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Subject: Where to Start? rss

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Chad
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Hello,

So I'm an old time MTG player. I started playing when Revised was the main set and stopped around the time Mirage came out. I'm looking at getting back into playing again and I was just looking for suggestions on where to start?

Basically, I need to know what rule changes have happened since then, any new abilities that are not explained on the cards themselves, what set(s) I should be looking into, lists of restrictions/banned cards, etc?

Also, if anyone is in the Twin Cities area I wouldn't mind meeting up to play a few games. I never played competitively but I wouldn't mind trying it either.

Thanks in advance.
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Wally Jones
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Don't.

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Dan Regs
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Where to Start?
Depends largely on whether you still have any of your old cards. But the more important question is HOW do you want to play. Casual tinkering with close friends or tournaments?

Rules Changes.
OHHH BOY.. Well you've been out of the game for quite a while, and the game has evolved A LOT over the years. By far the most relevant game rules change is the introduction of the stack which was in 6th edition (that happened more than a dozen years ago BTW).
The Following website attempts to catch up returning players based on when you left the game.
http://community.wizards.com/forum/faqs-and-reference/thread...

A slightly better option might be to just start with the basic rules all over again, found here:
http://www.wizards.com/Magic/tcg/resources.aspx?x=magic/rule...

What sets to look into; Banned /Restricted cards.
Depends largely on how you want to persue the game - which includes what format you may be interested in.
Information on various formats found here:
http://www.wizards.com/Magic/tcg/resources.aspx?x=mtg/tcg/re...

Finding people/places to play.
Check the event locator to find stores that hold magic events. Hopefully the staff is on top of things enough to help you some more. Also it helps to know what formats are popular in your area before taking a dive into the game.
http://locator.wizards.com/
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Jason Walker
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Most of the keywords will be explained on the cards these days, at least at lower rarities (common, uncommon). This is especially true for the Core Sets (Magic 2014, 2013, etc.) released in the summer.

The best place to start would be to pick up a copy of the Duels of the Planeswalkers game available on Steam (PC), iOS or Android (if you have a tablet, look for "Magic 2014", I think), or the Xbox and PS3's online marketplaces. That will let you play with modern rules and a wide variety of cards against decent AI at your own pace, or other players online.

A few little rules have changed since Mirage. Here's what I can think of:

* Mana burn is gone. (You don't take damage for unspent mana.)

* Tapped blockers still deal combat damage.

* The damage prevention combat step is gone. Damage is immediately assigned and resolved, so prevention (and regeneration) effects must be played before.

* Tapping an artifact doesn't turn it off unless it says so.

* Trample is a bit different: When blocked by multiple creatures, you have to kill all
the creatures before you can trample over to the opponent. If one of those creatures has protection, they only soak as much damage as their toughness.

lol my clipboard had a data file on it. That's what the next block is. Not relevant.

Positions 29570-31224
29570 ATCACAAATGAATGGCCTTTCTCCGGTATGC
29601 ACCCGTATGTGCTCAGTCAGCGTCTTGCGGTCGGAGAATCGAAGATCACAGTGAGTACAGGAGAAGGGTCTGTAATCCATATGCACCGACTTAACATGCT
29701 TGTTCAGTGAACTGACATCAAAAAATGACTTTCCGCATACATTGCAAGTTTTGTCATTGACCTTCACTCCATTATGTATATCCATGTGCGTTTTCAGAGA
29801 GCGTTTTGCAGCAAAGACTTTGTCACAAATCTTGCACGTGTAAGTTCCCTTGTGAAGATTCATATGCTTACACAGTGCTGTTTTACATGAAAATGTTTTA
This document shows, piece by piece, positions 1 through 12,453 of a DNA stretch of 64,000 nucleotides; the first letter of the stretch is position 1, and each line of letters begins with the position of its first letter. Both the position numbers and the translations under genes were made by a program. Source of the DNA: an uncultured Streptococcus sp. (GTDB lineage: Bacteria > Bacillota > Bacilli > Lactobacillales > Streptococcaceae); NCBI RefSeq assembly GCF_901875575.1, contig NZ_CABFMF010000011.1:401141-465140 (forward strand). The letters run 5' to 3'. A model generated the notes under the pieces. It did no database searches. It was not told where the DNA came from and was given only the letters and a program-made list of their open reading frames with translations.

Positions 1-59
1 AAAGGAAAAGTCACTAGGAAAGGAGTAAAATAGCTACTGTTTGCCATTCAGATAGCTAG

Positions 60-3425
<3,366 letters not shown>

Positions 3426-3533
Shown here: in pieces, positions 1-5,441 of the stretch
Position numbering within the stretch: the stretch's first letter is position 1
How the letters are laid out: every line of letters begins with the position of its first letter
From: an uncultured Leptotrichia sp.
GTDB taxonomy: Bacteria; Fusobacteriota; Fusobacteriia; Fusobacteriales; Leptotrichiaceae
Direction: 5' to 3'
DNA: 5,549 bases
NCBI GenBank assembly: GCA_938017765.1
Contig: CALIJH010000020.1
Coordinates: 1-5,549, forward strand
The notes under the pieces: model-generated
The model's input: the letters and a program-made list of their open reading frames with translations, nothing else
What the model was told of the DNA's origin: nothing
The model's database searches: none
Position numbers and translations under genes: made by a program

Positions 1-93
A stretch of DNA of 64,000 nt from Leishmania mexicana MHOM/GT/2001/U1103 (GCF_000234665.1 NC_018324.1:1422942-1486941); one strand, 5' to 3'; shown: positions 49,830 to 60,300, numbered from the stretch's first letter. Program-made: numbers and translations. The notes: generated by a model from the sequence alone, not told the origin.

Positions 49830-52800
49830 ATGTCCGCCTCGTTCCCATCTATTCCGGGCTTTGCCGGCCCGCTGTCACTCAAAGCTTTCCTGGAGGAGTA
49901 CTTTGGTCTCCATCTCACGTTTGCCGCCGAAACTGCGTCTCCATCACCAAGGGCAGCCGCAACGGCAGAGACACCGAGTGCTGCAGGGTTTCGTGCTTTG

* I think batch activations are gone now. That means you can't pump 4 mana into Pestilence for 4 damage at once; it has to resolve one damage at a time.

* Interrupts are gone. Counterspells are instants now, and can be done at any time in response to a spell.

* You lose as soon as you hit 0 life, not the end of the phase.

* Poison got a serious boost in the Scars of Mirrodin block a few years ago.

("Damage on the stack" didn't exist back then, so it came and went without bothering you.)

If I'm forgetting anything, I'm sure someone will fill in the gaps.
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Jason Walker
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louper wrote:
TravelSized wrote:
The best place to start would be to pick up a copy of the Duels of the Planeswalkers game available on Steam (PC), iOS or Android (if you have a tablet, look for "Magic 2014", I think), or the Xbox and PS3's online marketplaces. That will let you play with modern rules and a wide variety of cards against decent AI at your own pace, or other players online.


I don't think this is true. I'm sure Duels of the Planeswalkers is pretty close to the correct rules (and surely gets the "major" rules right) but there are definitely interactions and rules that it handles incorrectly. Unfortunately, I don't know any specifics, but a somewhat-frequent source of confusion on the WotC message boards relates to Duels doing something incorrectly.

It's still probably a good place to start, but with that caveat.


I've played them a lot since they started coming out a few years ago, and have never noticed a problem. The only issues I had were with the AI making stupid moves on some of the puzzles.
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TravelSized wrote:
Most of the keywords will be explained on the cards these days, at least at lower rarities (common, uncommon). This is especially true for the Core Sets (Magic 2014, 2013, etc.) released in the summer.
This is one of the nice things about coming back into Magic, seeing as how back in the day there was very little hand-holding when it came to keywording and abilities and such.

Don't be too scared off, there are some procedural differences from the Mirage days, but at heart it's still "play land, cast creatures, beat face." If anything the newer sets do a better job of inter-relating the various abilities, so if I were a noob I would choose a block that interested me and dive into those sets.

Like classic horror tropes? Get some Innistrad block (Innistrad, Dark Ascension, Avacyn Restored)
Like classic Magic lore and a lot of warring urban factions? Get some Return To Ravnica block (Return To Ravnica, Gatecrash, Dragon's Maze)
Like Greek/Roman mythology, or just want the most current stuff? Get some Theros block (Theros, Born Of The Gods, Journey Into Nyx)

And don't forget: Core Sets are a great way to ease into the game without being overwhelmed by new mechanics. So welcome back!


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Chris Bender